After 24 hours of jitters and bootless speculation (none of it in the wee small hours of the morning, thank goodness), I had my appointment at the Phase I Clinic. And while I was more than a little cheesed to discover that my oncologist had not actually conferred about my current state of affairs with the trials doctor I saw today, his description of the trial-drug landscape was enough to make me forgive her.
There’s no way to tell which trial will be available to new patients in four weeks (the length of time I need to wait after my last Avastin before I’m “clean” enough to start a trial), but between receptor inhibitors and protein inhibitors there are at least six studies that would be right for an ovarian cancer patient in my situation, and there are more studies opening all the time. And the doctor said that he has many patients who move from one study drug that’s not working for them to another, to another, to another until they get a good fit.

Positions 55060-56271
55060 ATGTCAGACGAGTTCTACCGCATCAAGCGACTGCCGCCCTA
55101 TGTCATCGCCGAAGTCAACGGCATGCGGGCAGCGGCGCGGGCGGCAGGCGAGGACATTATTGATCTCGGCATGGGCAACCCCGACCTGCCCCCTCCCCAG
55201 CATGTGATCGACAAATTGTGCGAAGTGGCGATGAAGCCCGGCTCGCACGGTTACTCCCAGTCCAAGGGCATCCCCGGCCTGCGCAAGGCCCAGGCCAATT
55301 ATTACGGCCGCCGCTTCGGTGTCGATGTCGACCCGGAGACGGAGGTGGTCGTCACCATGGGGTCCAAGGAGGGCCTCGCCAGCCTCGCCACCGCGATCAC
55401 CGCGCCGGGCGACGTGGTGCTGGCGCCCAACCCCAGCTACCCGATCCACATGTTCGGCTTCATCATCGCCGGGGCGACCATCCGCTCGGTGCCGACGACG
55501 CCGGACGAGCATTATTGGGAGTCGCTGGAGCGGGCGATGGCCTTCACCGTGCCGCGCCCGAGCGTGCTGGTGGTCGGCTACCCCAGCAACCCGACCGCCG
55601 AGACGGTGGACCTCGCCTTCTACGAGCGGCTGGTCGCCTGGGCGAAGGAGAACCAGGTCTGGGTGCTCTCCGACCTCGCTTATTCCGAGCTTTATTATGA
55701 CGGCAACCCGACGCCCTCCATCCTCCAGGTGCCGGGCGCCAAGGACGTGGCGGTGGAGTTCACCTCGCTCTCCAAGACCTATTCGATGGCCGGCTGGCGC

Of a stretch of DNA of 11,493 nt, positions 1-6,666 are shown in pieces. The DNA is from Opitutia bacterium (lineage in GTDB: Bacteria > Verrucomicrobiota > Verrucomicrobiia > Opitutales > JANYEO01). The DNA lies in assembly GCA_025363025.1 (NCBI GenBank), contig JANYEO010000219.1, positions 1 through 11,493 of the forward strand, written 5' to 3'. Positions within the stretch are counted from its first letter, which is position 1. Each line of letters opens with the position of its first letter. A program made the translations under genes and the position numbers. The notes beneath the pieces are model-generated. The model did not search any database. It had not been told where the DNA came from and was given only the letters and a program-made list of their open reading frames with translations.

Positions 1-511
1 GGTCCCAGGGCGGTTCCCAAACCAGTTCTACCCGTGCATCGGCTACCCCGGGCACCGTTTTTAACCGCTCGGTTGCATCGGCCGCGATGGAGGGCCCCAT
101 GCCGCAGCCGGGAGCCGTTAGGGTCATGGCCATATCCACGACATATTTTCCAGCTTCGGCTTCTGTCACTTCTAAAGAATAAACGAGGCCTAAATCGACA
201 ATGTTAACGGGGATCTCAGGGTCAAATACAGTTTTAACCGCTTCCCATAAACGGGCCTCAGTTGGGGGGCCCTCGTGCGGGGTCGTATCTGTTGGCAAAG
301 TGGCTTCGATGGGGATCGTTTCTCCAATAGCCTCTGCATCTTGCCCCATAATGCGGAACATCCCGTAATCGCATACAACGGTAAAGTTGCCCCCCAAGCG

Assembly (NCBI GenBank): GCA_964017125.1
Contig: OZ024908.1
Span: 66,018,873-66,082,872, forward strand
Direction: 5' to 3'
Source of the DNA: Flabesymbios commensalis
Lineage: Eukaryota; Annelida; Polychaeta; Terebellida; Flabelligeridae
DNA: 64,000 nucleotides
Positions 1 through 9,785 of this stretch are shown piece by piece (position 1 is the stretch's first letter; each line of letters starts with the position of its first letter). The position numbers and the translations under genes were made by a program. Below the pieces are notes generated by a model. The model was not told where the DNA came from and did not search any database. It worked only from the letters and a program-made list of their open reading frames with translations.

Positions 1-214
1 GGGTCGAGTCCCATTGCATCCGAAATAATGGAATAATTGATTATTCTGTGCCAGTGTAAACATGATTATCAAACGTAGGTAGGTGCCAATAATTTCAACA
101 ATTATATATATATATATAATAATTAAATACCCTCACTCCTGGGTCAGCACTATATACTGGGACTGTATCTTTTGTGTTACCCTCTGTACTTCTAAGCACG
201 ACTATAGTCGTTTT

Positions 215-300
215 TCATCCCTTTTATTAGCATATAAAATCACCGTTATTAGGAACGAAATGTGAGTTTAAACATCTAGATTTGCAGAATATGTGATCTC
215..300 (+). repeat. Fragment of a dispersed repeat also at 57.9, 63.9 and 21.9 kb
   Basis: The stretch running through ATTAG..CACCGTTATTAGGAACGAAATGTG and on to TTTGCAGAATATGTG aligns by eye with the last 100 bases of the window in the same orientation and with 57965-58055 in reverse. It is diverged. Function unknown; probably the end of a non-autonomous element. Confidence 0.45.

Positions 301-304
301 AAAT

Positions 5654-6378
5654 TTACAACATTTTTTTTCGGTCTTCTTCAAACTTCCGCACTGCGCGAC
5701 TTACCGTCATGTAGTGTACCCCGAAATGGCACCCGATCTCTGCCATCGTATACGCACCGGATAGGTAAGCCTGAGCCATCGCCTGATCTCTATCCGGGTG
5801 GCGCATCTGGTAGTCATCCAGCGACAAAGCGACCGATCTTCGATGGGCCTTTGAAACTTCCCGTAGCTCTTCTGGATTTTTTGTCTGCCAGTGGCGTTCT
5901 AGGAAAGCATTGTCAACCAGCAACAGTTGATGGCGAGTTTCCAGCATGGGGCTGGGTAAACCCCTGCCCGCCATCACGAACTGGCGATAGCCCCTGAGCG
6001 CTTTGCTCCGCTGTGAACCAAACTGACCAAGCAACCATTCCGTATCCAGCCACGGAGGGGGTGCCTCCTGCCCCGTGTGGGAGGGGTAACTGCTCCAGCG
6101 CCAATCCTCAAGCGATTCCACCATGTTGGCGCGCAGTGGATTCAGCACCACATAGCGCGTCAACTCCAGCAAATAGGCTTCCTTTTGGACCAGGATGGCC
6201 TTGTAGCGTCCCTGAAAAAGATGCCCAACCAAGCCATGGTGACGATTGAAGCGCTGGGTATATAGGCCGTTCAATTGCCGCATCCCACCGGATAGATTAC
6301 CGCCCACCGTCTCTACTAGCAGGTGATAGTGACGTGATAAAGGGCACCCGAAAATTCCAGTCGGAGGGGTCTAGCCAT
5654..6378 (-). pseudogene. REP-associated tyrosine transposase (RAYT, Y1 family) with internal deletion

I’m still really uncomfortable about all the uncertainty. Will my onc choose to continue the Avastin and add another drug? Will I go on one of the studies? Oral meds or IV? Once a week or twice? Paper or plastic? Aisle or window? Hair or no hair? Fatigue or no fatigue? It’s frustrating to think of going from as strong and healthy as I feel right now to being exhausted and feeble again. I deal so well with this nebulous future.
And now that I think about it, for me and for all cancer patients, the most unpleasant part of the decision-making process lies between the discovery of bad news and the inception of a new treatment plan. Between the bad CT scan and the surgery date. Between one plan of action and the other. As you may have heard, the waiting is the hardest part.
At least it looks like the future is a little brighter than it was yesterday, even if getting there is going to take a while. Roll with it, baby. More info to come after next Thursday’s appointment.
(With apologies to U2, Tom Petty, and Steve Winwood.)